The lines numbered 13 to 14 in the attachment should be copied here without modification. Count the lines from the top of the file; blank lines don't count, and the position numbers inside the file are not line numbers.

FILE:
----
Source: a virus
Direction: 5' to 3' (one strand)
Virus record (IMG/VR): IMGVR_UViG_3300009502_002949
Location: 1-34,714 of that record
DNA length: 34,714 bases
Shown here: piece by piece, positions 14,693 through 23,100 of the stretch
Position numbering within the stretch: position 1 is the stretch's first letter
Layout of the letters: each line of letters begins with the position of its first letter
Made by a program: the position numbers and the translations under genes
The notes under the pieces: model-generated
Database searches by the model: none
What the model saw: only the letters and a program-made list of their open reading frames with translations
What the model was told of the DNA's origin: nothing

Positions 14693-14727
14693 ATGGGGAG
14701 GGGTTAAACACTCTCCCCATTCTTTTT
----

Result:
What the model was told of the DNA's origin: nothing

Positions 14693-14727